I stumble out of bed at 3:25am to go to the bathroom for the umpteenth time. I have forgotten this annoying part of being pregnant, until now. And this is the exact part that almost put me in trouble back at Mercy’s boyfriend’s place.
Using my phone to illuminate my way about my business – since NEPA, or PHCN, or EEDC have done what they do best – I walk into the bathroom and sit on the toilet bowl, eyes closed in a bid to keep the sleep in my eyes until I hit the sack again.
A tiny beep, followed by short vibrations from my phone, signifies the entrance of a text message. I dally for a second or two, reluctant to open my eyes and check out the sms. Curiosity however wins, and I peel my eyes open and glance that the phone screen. Squinting a little at the blinding light coming from the screen, I click open the text message. It is from an unknown number.
‘You don’t want to know what will happen if you tell what you saw.’
“Huh?” I gasp, as sleep instantly begins to fall away from my eyes.
Stray text? Wrong number? Why at this ungodly hour? I wonder as I hit the Reply button.
‘Sorry, I think you’ve got the wrong number.’
Scant seconds after I sent the message, the reply comes.
‘No. I’m sure you believe no one saw you snooping around the house. My CCTV camera did, and I’m not going to beg you. I am telling you not to tell what you saw, or else…’
The message was left hanging ominously.
I sit there, staring at my phone and rattled to my core. Obviously, the messages are from Chidubem, Mercy’s boyfriend.
I weigh the option of calling his bluff. What can he do? I think. How much of my life does Mercy know? If Mercy knew her boyfriend wants to harm me or my family, will she allow him, or tip me off?
The answers to these questions do not weigh in my favour if I decide to call Chidubem’s bluff. So, I decide to take the threats seriously. I try remembering how many ears have heard the news. Nkaiso, Chinwe, possibly Ebuka. I doubt they would have told anybody yet. I have to ask them not to tell.
“Are you ok?” my husband’s befuddled voice jolts me out of my rumination.
“Er…yes! I…I…I came to pee.” I stammer, jumping up from the toilet seat.
My phone slips from my hand and clatters to the floor.
My husband moves to get it. Alarmed, I bend forward too, not wanting him to see the text message. We bump heads as we reach for the phone.
“Ouch!” he grunts.
“Oomph!” I wince at the same time.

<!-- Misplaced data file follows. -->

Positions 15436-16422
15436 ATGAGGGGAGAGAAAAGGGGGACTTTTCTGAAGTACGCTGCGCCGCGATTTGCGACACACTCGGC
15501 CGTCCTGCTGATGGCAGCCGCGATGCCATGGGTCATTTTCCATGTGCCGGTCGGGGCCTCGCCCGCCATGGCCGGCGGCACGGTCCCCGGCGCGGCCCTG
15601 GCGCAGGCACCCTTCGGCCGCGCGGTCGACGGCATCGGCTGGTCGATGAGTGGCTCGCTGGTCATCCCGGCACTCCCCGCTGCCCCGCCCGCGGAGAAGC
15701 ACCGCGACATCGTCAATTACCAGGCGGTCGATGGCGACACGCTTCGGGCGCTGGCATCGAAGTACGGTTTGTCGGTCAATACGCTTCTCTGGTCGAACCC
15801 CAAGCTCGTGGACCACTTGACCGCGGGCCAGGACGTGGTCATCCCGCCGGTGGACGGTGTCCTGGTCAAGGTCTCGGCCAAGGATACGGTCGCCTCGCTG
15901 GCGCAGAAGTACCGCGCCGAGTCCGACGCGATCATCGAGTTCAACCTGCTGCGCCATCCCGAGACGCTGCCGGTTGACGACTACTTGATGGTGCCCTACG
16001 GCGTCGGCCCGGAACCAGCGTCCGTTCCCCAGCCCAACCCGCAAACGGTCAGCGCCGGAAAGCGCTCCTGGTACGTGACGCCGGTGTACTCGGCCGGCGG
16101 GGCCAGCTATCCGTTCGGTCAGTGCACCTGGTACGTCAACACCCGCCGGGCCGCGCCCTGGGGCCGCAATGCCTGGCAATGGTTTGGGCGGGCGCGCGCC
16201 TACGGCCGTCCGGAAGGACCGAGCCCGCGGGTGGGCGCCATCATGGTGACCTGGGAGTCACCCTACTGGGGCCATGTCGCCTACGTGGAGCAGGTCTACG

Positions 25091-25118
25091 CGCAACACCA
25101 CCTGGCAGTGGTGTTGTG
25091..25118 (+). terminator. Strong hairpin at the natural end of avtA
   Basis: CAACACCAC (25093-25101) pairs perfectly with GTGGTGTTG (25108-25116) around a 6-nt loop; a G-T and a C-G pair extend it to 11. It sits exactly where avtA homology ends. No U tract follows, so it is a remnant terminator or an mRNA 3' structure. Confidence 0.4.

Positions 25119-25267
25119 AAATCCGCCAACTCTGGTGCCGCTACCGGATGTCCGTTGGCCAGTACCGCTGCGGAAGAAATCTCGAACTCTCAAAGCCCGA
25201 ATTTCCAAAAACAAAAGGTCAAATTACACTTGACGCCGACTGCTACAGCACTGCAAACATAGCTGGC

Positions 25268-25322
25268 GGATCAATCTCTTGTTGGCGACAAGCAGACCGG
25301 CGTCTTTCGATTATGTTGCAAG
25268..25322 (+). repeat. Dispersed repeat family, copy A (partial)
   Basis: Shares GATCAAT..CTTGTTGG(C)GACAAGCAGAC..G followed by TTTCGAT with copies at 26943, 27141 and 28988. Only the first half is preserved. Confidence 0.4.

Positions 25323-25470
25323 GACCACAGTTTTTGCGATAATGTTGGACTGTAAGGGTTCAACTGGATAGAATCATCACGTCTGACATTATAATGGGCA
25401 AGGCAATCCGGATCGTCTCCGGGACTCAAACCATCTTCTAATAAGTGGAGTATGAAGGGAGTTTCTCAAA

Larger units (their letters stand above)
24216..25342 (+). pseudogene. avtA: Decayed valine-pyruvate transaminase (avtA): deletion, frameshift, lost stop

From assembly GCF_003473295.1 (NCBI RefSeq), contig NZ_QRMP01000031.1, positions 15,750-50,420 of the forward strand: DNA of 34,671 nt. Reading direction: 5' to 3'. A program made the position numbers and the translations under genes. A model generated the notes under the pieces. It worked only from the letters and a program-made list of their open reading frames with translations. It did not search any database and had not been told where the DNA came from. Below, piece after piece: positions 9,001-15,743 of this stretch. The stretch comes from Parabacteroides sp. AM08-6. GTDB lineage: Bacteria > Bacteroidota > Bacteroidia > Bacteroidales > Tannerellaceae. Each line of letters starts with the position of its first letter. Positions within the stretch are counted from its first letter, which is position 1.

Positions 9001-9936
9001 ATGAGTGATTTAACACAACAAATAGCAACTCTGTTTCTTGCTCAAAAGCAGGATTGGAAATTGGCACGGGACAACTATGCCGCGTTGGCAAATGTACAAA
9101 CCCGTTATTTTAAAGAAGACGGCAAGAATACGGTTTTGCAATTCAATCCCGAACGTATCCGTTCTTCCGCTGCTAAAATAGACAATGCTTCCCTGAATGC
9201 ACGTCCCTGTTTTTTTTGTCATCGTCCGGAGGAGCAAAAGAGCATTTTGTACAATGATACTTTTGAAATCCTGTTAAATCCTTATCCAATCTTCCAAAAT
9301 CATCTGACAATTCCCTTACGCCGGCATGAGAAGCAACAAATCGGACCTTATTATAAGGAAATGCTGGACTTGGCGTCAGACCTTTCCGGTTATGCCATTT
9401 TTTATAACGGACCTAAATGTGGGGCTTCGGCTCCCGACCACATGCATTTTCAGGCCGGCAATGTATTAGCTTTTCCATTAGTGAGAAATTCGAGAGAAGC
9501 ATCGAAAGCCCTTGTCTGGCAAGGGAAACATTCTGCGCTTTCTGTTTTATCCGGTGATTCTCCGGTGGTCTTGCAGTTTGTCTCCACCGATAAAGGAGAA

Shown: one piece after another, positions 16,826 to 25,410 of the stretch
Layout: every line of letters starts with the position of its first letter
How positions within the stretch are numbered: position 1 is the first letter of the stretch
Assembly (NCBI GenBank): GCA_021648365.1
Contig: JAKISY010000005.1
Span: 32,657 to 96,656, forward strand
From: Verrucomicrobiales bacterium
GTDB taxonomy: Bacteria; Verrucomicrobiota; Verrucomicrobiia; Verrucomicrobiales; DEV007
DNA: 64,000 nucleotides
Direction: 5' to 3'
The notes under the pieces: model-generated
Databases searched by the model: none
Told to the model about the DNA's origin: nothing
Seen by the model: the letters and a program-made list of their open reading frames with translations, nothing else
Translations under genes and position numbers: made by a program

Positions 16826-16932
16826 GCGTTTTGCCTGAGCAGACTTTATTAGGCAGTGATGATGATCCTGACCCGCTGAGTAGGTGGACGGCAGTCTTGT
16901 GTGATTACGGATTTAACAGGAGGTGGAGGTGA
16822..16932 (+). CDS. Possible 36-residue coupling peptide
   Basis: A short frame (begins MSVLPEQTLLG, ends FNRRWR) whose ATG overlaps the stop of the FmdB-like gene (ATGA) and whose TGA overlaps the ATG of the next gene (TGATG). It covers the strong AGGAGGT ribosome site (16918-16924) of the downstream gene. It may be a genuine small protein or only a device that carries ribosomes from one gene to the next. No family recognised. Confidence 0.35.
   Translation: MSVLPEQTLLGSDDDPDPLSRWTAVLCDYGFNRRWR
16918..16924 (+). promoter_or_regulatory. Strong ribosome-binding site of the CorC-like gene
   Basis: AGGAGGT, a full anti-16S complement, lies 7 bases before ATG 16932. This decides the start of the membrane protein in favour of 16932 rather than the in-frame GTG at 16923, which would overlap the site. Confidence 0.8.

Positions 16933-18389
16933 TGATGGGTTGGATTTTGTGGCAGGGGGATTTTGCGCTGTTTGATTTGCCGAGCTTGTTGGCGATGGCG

“I just wanted to help you pick up the phone now!” he complains, straightening and rubbing his temple, where my head connected with his.
“Sorry – sorry, dear!” I apologise hastily, scrambling for the phone. A cursory glance at the screen reveals that I shouldn’t have bothered with him seeing the texts. The phone had already gone into sleep mode.
I hurry out of the bathroom, rubbing my forehead, where his head connected with mine.
After moving the text messages to the Archives folder in my phone, and sending text messages to both Nkaiso and Chinwe, asking them to keep what I told them to themselves, I go about my daily activities, singing songs of worship to God, songs of war against the enemy and muttering prayers in-between, foiling every evil plan of Chidubem and his cohorts, while Gabby trips me at every turn. He is obviously tired of playing alone. EEDC people still haven’t deemed it okay to restore power; at least, he would then be watching Barney and be out of my hair.
I am scrubbing out the dish cupboard when I am interrupted by knocks on the front door. I must have been so engrossed in my task, to not have heard the sound of the gateman opening the gate to visitors.
The peephole reveals who they are – Nneamaka and Nuella.
“Gabby! Ella is here!” I call out to my son, as I open the door wide enough to let them in.
“Gbabbyy!” Nuella chants excitedly, while Gabby skips to her from the kitchen, takes her by the hand and they both scamper off into his room.
“Gbabby, &^%$#@ bobo…” I hear Nuella say to Gabby as they go.
“Mcheew! These children sef!” Nneamaka sighs as she takes a seat. “Kee ihe i na-eme?” she enquires, looking me over.
“I’m just doing some clean-up jaré!” I reply, remembering my unfinished business. “Let’s go to the kitchen, so that I can finish up.” Now that I have company, I will just wrap up with the dish cupboard and end my chores there.
“Ok,” she says, getting up from the sofa.
“Our results came out this morning,” she begins with a note of excitement, as I pick my way across the plates scattered on the floor, “and someone called me to say that I made it to the top three…”
I murmur my response to her news distractedly. A thought has been hovering at the cusp of my mind since I heard Nuella say something about ‘bobo’ to Gabby. A second after my distracted response to Nneamaka, the thought finally settles.
“Oh my God…” I exclaim.
“Oo gini?” Nneamaka queries, concern and annoyance playing hide-and-seek across her face as she gives me that ‘This had better be good’ look.
“Yesterday, I dropped Gabby off at NK’s place before going for that party I told you about…” I begin.
“So, as I was leaving NK’s place with Gabby, I bumped into her husband. Gabby refused to greet him o, even when I asked him to!”